Deadline extended: Submit your innovation to Saving Lives at Birth
USAID's first-ever Grand Challenge looks to improve access to primary health care for women and newborns by at least 50%
There is still time to enter Saving Lives at Birth: A Grand Challenge for Development, a call for interventions in three categories that can leapfrog existing products and conventional approaches. Submissions should address key obstacles in improving newborn survival:
Technologies: There is a lack of medical technologies appropriate for the community or clinic setting.
- Examples include simpler or portable technologies for newborn resuscitation, feeding, warming, and care of preterm and low birthweight newborns, infection management, and prevention and treatment of hypertensive disorders like preeclampsia/eclampsia.
Service Delivery: There are not enough well trained staff located with the right places.
- Examples may include new ways of using to improve health and health care delivery in rural areas, approaches that bring the benefits of fixed health systems to the community setting, new incentive plans for recruiting and retaining skilled personnel, training programs for community-based or alternative health workers, or better ways to refer and transport sick newborns and mothers with complications. For instance, information and communication technology (ICT) programs that work to improve maternal and child health.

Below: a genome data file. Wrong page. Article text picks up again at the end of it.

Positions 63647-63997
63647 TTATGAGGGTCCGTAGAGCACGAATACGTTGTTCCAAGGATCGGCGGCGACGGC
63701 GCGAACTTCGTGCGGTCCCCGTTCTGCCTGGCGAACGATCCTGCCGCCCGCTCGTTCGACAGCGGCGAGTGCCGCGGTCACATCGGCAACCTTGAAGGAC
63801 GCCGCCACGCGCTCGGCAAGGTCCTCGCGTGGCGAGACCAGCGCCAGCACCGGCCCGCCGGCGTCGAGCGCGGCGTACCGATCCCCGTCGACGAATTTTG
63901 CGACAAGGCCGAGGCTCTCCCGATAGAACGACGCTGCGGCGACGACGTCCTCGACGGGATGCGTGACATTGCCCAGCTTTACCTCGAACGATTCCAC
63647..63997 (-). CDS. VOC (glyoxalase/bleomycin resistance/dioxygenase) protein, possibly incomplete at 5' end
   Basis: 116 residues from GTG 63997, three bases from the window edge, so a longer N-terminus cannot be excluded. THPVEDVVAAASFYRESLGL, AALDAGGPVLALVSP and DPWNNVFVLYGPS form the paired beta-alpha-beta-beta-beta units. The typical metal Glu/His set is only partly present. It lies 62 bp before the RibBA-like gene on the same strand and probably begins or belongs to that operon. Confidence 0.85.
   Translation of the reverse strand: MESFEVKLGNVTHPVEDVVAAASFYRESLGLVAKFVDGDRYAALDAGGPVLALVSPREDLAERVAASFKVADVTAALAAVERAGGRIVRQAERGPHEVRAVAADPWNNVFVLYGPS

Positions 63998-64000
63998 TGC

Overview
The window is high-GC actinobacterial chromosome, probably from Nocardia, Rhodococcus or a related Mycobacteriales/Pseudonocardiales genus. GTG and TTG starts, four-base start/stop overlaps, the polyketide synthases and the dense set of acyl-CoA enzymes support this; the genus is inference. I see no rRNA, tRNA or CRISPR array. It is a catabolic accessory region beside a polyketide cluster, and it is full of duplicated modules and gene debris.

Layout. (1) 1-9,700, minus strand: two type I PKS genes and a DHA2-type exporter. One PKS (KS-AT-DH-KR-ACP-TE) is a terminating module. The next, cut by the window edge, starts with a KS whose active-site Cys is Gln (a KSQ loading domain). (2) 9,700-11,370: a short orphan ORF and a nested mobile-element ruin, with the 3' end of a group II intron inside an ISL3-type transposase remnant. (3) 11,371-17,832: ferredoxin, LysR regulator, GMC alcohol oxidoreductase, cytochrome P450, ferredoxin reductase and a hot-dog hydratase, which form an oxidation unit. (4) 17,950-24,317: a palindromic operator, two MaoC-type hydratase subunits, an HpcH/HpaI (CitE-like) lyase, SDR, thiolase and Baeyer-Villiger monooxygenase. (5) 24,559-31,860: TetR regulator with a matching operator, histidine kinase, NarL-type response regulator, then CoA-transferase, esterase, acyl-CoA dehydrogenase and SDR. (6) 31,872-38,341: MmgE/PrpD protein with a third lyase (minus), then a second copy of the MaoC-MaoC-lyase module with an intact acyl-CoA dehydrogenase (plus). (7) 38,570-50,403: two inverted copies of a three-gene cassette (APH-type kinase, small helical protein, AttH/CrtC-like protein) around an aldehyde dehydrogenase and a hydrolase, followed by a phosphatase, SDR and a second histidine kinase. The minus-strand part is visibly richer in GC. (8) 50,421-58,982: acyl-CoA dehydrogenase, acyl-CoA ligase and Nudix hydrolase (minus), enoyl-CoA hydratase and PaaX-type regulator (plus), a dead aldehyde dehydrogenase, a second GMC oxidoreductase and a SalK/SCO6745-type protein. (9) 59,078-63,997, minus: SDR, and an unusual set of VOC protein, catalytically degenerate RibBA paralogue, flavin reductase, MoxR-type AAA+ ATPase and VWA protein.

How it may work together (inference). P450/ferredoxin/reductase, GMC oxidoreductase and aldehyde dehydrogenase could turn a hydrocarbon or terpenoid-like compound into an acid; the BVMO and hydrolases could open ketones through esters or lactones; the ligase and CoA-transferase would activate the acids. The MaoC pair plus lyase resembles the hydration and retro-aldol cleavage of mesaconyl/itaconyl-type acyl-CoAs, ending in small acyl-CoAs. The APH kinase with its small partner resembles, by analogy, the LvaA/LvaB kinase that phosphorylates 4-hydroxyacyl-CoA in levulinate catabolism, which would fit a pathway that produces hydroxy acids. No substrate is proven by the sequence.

Demand: Mothers in resource-poor settings often lack information about what services they need, what they can do, and what a difference it can make to access health care or adopt healthy behaviors.
- Examples may include innovative use of Information and computer technology (ICT) to incentivize individuals to seek care and/or adopt healthy behaviors; or mass communication methods that can change individual and collective behavior to improve outcomes around the time of birth. For instance, these programs working to change consumer behaviors to improve maternal and child health.
This Grand Challenge is a collaboration between USAID--it was announced last month by Raj Shah and Hillary Clinton--the Bill & Melinda Gates Foundation, the Norwegian Ministry of Foreign Affairs, Grand Challenges Canada, and the World Bank.
Melinda Gates's comments highlighted the group's faith in the potential of new technology to improve age-old problems. "Innovation bends the curve of history," she said.
Raj Shah emphasized that the solutions should be practical for resource-poor communities and that they should be able to quickly go to scale.
Learn how to apply here -- be sure to do so by May 6!